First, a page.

“The threat caused by Mr. Finan Berhe, running directly at the officer with a knife in his hand, disobeying all orders to drop the knife justified the use of deadly force in this case,” Christopher Sandmann, a prosecutor with the Howard County State’s Attorney’s Office, said at a news conference.
Cohen fired five rounds at Berhe — the first when Berhe was 14 feet from the officer and the final after he was less than 10 feet away, prosecutors said.
The Howard County State’s Attorney’s Office investigated the shooting. Because prosecutors and police work closely together on criminal cases, Howard and Montgomery prosecutors have a standing agreement to review each other’s police shootings to avoid a conflict of interest.
After the shooting, the Silver Spring Justice Coalition called for changes to the county’s use of force and de-escalation tactics.
“Finan Berhe was a valued member of our community and his family and our community are still grieving,” Justice Coalition co-founder Katie Stauss said Friday. “The county did not and still does not value his life.”
Berhe’s family could not be reached for comment Friday afternoon.
Howard County prosecutors said Cohen, a 17-year veteran of the department who arrived first on the scene, was immediately faced with an uncooperative and aggressive subject. In an interview, Howard County State’s Attorney Rich Gibson said Cohen’s actions were understandable given the situation.
“You’re a human being. And someone is coming towards you with the apparent intent to end your life,” Gibson said. “You did nothing to deserve this. You just want to go home to your family, and live your life. And your job requires you to intercede.”
Gibson noted that Cohen had tried to back up and when he fired his first round, Berhe was charging at him and less than two seconds from reaching the officer.
“That distance can be covered very quickly,” Gibson said. “Somebody’s got a knife. And they’re ready to harm you. And they’re ignoring your commands. You’re literally begging them to please stop.”
Gibson said the idea that Cohen could have tried to wrestle the knife from Berhe is the stuff of a TV drama, not reality.
“There has to be pragmatic realism to how we’re going to approach these things,” Gibson said. “You can’t have fantasy ideas in your head when you’re constructing problems that come at you in reality.”
After Cohen shot the first three rounds, Gibson said, Berhe was still moving toward him. He fired a fourth round while Berhe still had the knife, Gibson said. After the fifth round, Berhe fell to the ground.
Three of the shots struck Berhe, prosecutors said. Two missed.
According to a report of the shooting released Friday — and posted on the Montgomery County state’s attorney’s website — a resident along Hadden Manor Court called 911 at 2:13 p.m. to report that his neighbor had just thrown a rock through his window. The caller also said the neighbor, Berhe, was outside and had a large kitchen knife in his hand. At 2:21 p.m., the report said, Cohen pulled up to the scene, alone in his patrol car. No other officers had arrived yet. Cohen got out of his car, spotted Berhe holding the knife, and drew his pistol, the report said.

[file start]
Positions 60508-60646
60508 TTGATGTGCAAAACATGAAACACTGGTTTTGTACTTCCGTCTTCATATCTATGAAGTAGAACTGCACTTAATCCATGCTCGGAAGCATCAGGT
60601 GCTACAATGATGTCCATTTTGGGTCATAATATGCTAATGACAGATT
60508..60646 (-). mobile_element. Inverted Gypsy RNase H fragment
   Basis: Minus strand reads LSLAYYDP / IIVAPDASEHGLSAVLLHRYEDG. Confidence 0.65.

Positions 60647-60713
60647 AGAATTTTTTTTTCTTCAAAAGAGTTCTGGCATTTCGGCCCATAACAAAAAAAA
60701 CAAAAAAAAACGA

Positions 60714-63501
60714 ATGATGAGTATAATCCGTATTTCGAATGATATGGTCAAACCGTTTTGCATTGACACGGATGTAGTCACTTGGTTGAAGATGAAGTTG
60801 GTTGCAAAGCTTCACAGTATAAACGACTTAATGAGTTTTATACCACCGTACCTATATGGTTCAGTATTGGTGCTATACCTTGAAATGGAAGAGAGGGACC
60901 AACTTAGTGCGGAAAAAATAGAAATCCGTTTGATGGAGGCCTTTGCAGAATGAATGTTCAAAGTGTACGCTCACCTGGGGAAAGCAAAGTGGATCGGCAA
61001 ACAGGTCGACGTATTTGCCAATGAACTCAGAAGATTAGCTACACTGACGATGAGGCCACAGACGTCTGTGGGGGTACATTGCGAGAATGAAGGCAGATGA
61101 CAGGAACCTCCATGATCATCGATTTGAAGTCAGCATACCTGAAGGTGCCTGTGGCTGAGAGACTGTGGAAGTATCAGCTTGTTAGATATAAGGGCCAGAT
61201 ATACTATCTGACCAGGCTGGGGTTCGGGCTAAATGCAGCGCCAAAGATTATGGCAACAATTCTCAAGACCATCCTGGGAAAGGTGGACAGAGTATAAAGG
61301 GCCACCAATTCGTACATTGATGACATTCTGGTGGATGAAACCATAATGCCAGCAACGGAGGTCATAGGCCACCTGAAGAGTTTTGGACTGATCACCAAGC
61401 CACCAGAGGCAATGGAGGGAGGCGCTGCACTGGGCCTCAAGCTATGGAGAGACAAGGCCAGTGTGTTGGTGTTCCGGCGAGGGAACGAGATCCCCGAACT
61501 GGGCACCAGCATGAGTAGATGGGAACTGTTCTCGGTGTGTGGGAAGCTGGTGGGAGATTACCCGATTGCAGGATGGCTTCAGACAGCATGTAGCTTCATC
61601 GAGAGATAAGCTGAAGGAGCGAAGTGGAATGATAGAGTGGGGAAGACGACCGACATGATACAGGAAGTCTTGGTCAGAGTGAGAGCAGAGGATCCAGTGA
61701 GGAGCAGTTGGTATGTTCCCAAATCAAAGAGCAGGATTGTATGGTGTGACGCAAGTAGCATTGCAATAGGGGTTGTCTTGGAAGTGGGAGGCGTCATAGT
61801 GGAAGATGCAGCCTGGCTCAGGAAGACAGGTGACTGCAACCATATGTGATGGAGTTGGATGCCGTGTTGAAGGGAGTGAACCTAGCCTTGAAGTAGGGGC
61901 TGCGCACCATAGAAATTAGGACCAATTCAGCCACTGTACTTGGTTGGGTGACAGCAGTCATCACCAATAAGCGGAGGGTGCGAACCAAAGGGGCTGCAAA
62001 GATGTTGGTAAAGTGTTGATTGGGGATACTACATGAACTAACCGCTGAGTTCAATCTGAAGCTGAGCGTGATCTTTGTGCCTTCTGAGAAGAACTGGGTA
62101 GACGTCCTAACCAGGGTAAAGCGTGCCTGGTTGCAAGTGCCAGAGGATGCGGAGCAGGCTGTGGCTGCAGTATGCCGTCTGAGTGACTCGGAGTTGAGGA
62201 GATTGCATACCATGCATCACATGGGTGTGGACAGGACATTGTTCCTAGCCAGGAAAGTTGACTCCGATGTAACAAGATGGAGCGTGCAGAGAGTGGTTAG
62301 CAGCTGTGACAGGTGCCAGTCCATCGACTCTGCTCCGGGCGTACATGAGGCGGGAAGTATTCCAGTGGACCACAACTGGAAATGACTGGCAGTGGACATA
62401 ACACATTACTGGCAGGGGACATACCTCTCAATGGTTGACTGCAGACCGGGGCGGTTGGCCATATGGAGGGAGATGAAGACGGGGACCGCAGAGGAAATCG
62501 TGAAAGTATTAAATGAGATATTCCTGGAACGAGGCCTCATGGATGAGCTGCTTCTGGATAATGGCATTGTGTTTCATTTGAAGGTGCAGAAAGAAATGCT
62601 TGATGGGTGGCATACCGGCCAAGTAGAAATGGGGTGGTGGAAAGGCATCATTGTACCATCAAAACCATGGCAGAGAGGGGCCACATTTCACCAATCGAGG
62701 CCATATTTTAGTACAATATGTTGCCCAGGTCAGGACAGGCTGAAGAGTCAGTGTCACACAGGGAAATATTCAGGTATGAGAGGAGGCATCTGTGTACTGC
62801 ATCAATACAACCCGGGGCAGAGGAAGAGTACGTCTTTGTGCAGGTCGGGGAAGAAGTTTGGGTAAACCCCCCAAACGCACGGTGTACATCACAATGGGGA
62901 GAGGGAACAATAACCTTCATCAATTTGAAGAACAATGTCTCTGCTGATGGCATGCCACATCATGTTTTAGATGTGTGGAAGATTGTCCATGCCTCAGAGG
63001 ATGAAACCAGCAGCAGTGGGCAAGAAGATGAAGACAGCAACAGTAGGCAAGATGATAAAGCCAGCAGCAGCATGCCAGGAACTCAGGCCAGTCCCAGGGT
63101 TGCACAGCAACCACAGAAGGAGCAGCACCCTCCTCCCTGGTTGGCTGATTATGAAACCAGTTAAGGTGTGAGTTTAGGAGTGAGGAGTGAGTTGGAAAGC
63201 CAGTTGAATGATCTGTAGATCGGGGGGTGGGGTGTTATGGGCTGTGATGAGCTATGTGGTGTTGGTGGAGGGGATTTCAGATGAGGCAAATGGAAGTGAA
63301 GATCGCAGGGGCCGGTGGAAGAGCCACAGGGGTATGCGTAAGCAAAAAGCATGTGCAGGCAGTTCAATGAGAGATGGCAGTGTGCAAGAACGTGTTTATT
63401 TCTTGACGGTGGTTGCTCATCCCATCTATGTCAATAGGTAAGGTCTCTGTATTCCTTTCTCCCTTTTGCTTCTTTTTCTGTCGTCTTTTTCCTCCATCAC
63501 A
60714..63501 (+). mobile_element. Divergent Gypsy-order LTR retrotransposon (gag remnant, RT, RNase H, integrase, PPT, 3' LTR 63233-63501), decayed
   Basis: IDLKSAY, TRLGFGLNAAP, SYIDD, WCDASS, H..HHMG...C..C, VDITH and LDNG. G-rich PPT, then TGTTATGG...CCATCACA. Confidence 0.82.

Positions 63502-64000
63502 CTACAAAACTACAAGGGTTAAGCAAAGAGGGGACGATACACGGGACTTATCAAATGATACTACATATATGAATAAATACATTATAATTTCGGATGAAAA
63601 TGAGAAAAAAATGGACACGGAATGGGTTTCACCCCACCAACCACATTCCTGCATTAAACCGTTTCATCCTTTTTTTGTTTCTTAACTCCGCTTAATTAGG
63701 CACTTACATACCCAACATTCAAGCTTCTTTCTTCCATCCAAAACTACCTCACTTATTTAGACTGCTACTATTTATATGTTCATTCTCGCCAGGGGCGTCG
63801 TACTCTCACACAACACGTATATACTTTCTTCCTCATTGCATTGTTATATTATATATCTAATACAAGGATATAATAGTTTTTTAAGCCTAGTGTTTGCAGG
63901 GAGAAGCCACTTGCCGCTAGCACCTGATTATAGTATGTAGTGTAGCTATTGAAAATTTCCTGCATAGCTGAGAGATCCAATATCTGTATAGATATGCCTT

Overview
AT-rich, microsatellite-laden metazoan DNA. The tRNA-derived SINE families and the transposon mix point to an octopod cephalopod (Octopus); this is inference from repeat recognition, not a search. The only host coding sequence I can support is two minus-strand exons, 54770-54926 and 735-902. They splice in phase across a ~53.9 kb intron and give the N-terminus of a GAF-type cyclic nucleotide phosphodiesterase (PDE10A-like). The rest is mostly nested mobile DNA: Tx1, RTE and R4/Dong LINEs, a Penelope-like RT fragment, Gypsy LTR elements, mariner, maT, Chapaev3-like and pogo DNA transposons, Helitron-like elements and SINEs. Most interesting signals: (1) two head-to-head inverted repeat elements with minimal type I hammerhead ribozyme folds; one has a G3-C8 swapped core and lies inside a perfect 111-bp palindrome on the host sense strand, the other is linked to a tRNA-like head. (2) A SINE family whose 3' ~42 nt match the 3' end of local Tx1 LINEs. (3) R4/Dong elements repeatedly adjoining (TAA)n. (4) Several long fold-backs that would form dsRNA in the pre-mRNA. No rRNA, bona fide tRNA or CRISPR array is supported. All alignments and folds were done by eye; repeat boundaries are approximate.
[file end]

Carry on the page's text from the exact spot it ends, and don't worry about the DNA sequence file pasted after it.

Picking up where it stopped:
“Immediately, Berhe began running at Cohen,” the report said.
The officer yelled for him to put the knife down, prosecutors said.
“These commands appeared to be loud and clear and Berhe seemed to understand them as he quickly stopped running at the officer,” the reported stated.
At that point, according to the report and the body-camera footage, Berhe backed up. The sergeant slowly followed him, according to his body-camera video, keeping a distance of perhaps 25 feet, with his weapon still drawn. Moments later, as heard on the body-camera recording, Cohen issued his final command — “Get on the ground! I don’t want to shoot you.” Berhe then charged at the officer a second, fatal time.
Jones on Friday called the incident a horrible tragedy.
According to the prosecutors’ report, Cohen “had no prior history of ever using his firearm in the line of duty and no history of any citizen complaints filed against him.”
The shooting was first investigated by Montgomery County homicide detectives. They spoke with eight witnesses, studied Cohen’s body camera recording and studied a cellphone video taken by one of the witnesses. Gibson’s office then reviewed the detectives’ findings and conducted its own investigation.
Two witnesses said that afternoon that they heard Berhe tell a townhouse resident to “call the police” because he was “ready to go,” prosecutors said.
Gibson said the investigation looked into whether Berhe was suffering from mental illness: “There is certainly some inferences you can draw from his actions, but there’s no actual conclusive evidence that we found that show that he was suffering from a mental breakdown or was undergoing mental health treatment,” Gibson said.
Stauss, the Silver Spring Justice Coalition co-founder, was organizing a protest against the prosecutors’ decision Friday night in downtown Silver Spring. Strauss faulted Cohen for immediately pointing his gun at Berhe and shouting commands. Better police policies and training, and more mental health resources, would have yielded a response that was less force-focused, Stauss said.
“The county should have had another way to respond to this,” she said.
Montgomery State’s Attorney John McCarthy on Friday addressed broader discussions in the county underway of trying to bring mental health professionals on certain police calls. He noted that because there was a call about a man with a knife, an officer would certainly be part of any such response.
“Because of the kind of situation this officer was responding to, you’re never going to eliminate the need for an officer, for the safety of the mental health specialist, to go along with them,” he said.